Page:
Belkin’s MagSafe Continuity Camera mount is a simple webcam upgrade

Belkin’s iPhone Mount with MagSafe for Mac Notebooks has a bad name, but is a very good accessory. This allows you to clip your iPhone to your laptop so you can take advantage of the Continuity Camera feature of macOS Ventura and iOS 16, which turns your phone into a webcam that crushes pretty much everything built into MacBooks these days. And if that was all I’d still be happy with it – but the design and features really make it worth considering, even if there are already a deluge of other accessories intended to do the same job.

Using the mount to turn your phone into a webcam is simple: you snap it in place magnetically, flip out a base with the Belkin logo on it, and rest it on your computer. Then you just choose your iPhone as the camera in whatever video chat app you use. It’s a fairly simple mechanism that works well, and because the mount is round, you can mount your phone in portrait or landscape mode.

Photo of an iPhone mounted vertically on the top of a laptop screen.

Portrait mode isn’t great with the current version of Continuity Camera, but I’ll leave those impressions for a more in-depth look at the software.
Photo by Mitchell Clark / The Verge

However, its versatile shape means it doesn’t have that extra stabilizing magnet on the bottom like some other MagSafe accessories have. That probably won’t cause a power problem; my iPhone 12 Mini never slipped off the Belkin holder or anything, even when I tested it without the case, and none of my colleagues who have used the holder with larger phones noticed any problems. But it does mean that you might have to spend a second rotating the mount just a little bit to make sure your video doesn’t get a little skewed.

Where the mount really shines is the build quality and the bonus stand/grip ring (unfortunately the stand can’t really be used if you want to put your phone’s camera on a table instead of your computer; it’s just not in the right place ). The whole feels very smooth and solid, like a stone polished by moving water. It’s also covered in some sort of grippy rubber, which feels great and is very unobtrusive. When I use it with my phone on, the low-profile dome fits almost perfectly in my palm and I barely notice it’s there. If you really want Continuity Camera to be useful, make sure you always have a mount with you. The Belkin is so nice I want to keep it on my phone which means I won’t forget it when I leave the house.


The stand is useful for watching videos, but not for recording them. It folds neatly into the holder when not in use.
Photo by Mitchell Clark / The Verge

That said, I don’t think this mount and continuity camera will revolutionize my casual FaceTimes or Discord conversations with friends and family for one simple reason: When my laptop is actually on my lap, I place a phone on top. the lid makes it terribly tippy, even with my mini phone. When I used it with my legs crossed, my laptop would easily tip over and send my phone flying across the room if I didn’t catch it. Even with my arm resting on the palm rest, it takes the slightest bump for the weight of the phone to pull the screen of my 13-inch MacBook Pro back to its maximum open position, usually resulting in a very unflattering angle (and maybe an inconvenient amount of force on my screen?).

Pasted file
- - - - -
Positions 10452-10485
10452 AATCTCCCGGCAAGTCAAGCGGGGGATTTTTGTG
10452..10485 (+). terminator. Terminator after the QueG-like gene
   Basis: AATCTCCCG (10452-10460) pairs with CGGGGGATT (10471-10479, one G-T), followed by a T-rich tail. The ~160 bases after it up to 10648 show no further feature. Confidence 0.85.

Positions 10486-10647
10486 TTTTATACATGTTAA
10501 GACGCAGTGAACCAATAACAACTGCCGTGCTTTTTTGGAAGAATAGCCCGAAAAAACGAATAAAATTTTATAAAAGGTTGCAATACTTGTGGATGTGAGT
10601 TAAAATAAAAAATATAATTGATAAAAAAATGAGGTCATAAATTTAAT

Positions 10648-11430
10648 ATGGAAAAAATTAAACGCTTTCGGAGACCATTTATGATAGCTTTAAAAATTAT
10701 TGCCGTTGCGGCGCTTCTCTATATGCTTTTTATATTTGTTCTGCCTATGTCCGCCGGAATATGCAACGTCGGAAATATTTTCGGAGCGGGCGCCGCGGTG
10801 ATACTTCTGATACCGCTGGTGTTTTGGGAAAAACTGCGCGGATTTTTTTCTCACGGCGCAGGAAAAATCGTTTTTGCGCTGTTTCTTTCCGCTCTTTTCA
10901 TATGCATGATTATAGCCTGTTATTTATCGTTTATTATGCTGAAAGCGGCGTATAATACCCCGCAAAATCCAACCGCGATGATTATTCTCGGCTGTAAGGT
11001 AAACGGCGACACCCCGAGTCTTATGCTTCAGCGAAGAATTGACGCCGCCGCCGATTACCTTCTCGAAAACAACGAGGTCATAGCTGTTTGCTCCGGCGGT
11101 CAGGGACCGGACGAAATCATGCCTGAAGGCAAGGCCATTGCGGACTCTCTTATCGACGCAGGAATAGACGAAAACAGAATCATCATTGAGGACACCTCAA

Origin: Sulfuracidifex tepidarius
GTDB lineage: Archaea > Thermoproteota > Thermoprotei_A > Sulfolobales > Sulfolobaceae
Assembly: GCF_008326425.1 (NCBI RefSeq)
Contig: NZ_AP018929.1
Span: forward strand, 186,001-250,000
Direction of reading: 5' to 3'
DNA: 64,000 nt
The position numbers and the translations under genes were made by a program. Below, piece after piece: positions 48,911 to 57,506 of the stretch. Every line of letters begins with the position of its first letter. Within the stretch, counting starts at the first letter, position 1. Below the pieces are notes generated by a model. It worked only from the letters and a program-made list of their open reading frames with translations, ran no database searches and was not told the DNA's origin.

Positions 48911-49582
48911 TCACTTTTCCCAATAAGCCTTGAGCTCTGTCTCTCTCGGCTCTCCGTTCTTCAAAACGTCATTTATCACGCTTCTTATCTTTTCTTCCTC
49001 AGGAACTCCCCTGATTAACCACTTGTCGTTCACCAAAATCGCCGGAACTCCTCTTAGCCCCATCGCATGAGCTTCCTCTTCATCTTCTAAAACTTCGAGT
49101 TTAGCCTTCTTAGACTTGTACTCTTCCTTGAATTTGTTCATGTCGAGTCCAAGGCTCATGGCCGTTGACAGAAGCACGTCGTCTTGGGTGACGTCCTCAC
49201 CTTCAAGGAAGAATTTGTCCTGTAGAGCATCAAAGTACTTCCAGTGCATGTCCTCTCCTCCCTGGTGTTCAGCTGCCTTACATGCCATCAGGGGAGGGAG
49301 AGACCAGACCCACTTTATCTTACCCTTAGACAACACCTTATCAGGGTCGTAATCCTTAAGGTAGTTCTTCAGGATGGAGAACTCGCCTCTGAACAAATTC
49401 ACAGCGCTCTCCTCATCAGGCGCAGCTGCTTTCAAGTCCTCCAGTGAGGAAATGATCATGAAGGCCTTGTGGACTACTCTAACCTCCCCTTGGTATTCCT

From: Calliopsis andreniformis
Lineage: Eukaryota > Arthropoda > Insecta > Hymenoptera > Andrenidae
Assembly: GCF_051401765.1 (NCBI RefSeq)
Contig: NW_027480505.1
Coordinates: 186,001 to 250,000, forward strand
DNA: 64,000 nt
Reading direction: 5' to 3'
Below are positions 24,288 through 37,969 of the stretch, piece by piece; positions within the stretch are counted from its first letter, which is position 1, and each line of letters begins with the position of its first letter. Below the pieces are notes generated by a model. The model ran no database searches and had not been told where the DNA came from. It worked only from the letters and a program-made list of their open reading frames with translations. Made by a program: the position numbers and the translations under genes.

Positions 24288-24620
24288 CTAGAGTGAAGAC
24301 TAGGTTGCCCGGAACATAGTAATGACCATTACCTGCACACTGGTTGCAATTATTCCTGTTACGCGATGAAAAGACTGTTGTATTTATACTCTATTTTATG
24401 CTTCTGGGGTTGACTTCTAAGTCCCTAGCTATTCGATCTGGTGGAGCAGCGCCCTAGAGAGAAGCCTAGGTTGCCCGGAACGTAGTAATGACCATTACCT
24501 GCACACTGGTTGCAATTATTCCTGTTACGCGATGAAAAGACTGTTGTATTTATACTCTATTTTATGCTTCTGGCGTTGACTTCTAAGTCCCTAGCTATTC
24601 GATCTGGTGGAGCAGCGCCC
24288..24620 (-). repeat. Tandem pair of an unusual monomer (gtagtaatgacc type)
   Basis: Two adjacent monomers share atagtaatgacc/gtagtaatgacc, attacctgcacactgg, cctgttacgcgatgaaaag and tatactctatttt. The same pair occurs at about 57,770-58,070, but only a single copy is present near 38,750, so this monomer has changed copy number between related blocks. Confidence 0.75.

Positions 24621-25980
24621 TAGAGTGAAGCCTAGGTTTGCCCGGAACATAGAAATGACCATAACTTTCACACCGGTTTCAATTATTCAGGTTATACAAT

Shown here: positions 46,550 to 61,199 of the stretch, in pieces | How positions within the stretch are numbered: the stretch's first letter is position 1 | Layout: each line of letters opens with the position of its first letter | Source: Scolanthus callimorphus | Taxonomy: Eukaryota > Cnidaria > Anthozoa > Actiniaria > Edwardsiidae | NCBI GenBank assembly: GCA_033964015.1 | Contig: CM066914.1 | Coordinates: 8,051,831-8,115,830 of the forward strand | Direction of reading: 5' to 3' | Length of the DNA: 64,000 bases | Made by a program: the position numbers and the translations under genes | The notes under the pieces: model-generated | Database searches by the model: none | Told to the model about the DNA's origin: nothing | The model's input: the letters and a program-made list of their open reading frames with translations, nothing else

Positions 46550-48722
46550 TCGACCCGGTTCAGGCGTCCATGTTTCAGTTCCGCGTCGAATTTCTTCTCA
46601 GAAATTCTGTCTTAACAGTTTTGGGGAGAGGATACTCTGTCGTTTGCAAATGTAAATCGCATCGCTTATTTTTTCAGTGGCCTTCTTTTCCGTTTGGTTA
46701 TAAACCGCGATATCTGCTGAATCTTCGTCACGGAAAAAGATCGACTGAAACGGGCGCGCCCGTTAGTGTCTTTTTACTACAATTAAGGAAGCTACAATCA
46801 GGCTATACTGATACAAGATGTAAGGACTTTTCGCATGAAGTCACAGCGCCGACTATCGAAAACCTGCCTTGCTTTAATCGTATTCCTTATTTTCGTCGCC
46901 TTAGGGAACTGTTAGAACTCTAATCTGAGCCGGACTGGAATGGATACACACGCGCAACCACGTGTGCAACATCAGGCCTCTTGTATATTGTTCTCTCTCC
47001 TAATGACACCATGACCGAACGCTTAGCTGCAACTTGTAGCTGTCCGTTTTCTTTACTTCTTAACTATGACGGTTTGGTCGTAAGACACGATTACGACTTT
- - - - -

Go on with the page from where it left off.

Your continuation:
Gif of the iPhone mounting on a laptop with the Belkin accessory and the laptop falling over.

Be careful when using this accessory with your laptop on your lap.
Gif by Mitchell Clark / The Verge

To be clear, this probably won’t be a problem on a desk unless you’re using the tiny 12-inch MacBook. One of my colleagues said that his MacBook Air was perfectly stable when he sat on a table with an iPhone 13 attached, and the same was true of another colleague who used the mount with a Pro Max and 16-inch MacBook Pro. But it does mean I’ll probably only use this accessory for more formal video calls where I’m sitting at a desk or counter rather than the much more frequent ones I do from the couch. That’s not Belkin’s fault; it’s just physics, and really, I don’t think my mom or sister will mind seeing me in blurry 720p (or, at least I haven’t gotten any complaints in recent years).

Venom of a MacBook Pro's screen leaning back under the weight of the iPhone attached to it.

No, it’s not the power of my gaze pushing the laptop down. Anyway, points to the Belkin mount to hold my iPhone through the bump.
Gif by Mitchell Clark / The Verge

Even with this limitation, I still feel the Belkin mount is worth its $29.95 price tag for anyone who cares about how they look on video, has an iPhone, and plans to upgrade to macOS Ventura if it comes out on Monday (and who doesn’t want the hassle of setting up a dedicated camera/tripod/lamp).

However, if you usually work from a desk with a monitor, it might be worth waiting for the desktop version, which Belkin says lets you tilt your phone to reframe the shot. That version is coming “soon”, according to Press release from Belkin, although it doesn’t say whether it will have some sort of power supply more elegant than just plugging your phone into a Lightning cable. Such a feature wouldn’t make sense on the portable version, but it would probably be a nice addition for those meeting all day.